Forms 3 and 4 wrapped up lessons before half term by literally wrapping each other up!
We have been focusing on Ancient Egypt as part of our learning topic: ‘What would you see on a trip down the Nile?’
In our History lesson, Miss Smith and Mrs Beeson had prepared a session all about mummification. We discussed what we already knew about mummies and rated how much we knew on a scale of 1-10.
We watched an educational video on the 70-day process of mummification, including the washing of the body in the Nile, the removal of the organs (except the heart), and the presentation of the body before being wrapped up. Organs were kept in different canopic jars to preserve and protect them. The body would then be dried out using salt and then filled with stuffing and left for 40 days.
Ancient Egyptians wore amulets which are tiny pieces of jewellery which offer protection against danger, evil and disease. The dead were given amulets to wear to protect them in the afterlife before being wrapped up.
After we had watched the video, it was time to mummify each other! In groups we wrapped up one person in tissue paper (real mummies were wrapped in linen).
Our mummies got very dizzy as we span them around and wrapped them up.
We also collected stones and pebbles and decorated them to create our own amulets. Once we had created our amulets, we placed them within the bandages to protect our friend in the afterlife.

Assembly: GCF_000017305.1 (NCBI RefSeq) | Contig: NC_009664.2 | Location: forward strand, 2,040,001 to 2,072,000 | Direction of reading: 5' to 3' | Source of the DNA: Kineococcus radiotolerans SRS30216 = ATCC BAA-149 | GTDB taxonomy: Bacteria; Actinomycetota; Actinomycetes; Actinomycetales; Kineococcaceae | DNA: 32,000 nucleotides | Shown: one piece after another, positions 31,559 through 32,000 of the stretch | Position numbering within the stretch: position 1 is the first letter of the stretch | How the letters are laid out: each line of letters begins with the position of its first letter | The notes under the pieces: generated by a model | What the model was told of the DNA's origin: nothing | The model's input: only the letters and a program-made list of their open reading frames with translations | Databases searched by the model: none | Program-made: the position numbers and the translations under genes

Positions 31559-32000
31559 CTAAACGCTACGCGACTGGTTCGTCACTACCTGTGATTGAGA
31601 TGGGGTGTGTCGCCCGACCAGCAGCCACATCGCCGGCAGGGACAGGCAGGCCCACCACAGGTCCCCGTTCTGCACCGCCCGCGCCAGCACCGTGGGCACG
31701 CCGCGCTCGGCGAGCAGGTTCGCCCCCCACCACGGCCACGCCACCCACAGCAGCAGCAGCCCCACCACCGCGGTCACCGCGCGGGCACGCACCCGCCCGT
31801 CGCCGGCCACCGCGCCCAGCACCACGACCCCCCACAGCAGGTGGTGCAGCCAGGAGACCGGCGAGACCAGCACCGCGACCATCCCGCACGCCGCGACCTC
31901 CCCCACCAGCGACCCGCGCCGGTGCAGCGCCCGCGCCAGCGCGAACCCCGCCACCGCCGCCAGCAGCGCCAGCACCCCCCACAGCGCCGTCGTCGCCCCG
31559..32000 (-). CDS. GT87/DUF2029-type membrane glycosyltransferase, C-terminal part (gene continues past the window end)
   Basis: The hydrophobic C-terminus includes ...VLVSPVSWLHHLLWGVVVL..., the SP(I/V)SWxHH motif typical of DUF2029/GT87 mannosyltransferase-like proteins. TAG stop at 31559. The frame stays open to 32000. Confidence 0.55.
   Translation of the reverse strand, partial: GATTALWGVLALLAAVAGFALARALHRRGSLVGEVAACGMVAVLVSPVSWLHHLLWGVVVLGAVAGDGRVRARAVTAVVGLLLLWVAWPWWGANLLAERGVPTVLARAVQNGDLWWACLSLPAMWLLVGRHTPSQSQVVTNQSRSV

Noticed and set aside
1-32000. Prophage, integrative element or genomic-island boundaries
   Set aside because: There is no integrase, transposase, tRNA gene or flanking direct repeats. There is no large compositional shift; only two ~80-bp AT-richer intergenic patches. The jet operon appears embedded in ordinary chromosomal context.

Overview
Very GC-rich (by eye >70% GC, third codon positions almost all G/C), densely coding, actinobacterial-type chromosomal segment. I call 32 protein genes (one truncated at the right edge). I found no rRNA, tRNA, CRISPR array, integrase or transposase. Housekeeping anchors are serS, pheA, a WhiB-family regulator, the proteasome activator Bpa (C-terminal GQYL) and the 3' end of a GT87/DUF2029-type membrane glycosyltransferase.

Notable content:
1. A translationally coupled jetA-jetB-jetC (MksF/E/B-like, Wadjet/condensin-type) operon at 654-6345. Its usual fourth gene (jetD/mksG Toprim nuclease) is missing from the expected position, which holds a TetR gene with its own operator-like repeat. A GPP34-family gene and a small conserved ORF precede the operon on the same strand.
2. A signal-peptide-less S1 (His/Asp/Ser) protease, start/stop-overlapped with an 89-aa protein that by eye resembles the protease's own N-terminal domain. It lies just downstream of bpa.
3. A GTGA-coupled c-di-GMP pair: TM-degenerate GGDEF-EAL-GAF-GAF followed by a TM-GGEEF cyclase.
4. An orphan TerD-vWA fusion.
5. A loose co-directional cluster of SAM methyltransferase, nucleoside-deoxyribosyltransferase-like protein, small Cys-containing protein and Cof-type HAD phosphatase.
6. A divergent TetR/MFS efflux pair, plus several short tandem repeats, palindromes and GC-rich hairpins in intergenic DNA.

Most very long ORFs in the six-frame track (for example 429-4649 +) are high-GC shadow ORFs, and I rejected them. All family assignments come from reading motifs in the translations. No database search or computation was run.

In Ancient Egypt, mummies would then be placed in a coffin underground in a tomb filled with the canopic jars and different objects for their journey to the afterlife such as games and food. We weren’t that cruel so we unwrapped our friends and sat back in our seats to discuss what we had learnt!
There are lots of different processes to mummification that not many of us knew about, such as the removal of the organs and the dressing of the body to preserve it for the afterlife.
Ancient Egyptians had lots of ideas, superstitions and thoughts about the afterlife, and a lot of effort went in to preparing the rich for what the future held for them.
This was a really fun lesson which forms part of our learning topic. In Art, we have been making Egyptian bobble heads based on the Gods. Take a look at some of them below. In Music we have been creating sounds and songs that relate to the Egyptian Gods and also music that represents the animals who live on the Nile.
Conveniently situated on the A65 between Ben Rhydding, Ilkley and Burley in Wharfedale, Ghyll Royd School, Pre-School and Nursery is ideally located for families living in or commuting to the surrounding cities, towns and villages of Ben Rhydding, Ilkley, Burley in Wharfedale, Addingham, Menston, Guiseley, Baildon, Bingley, Otley, Leeds, Bradford, Harrogate, Skipton and Keighley.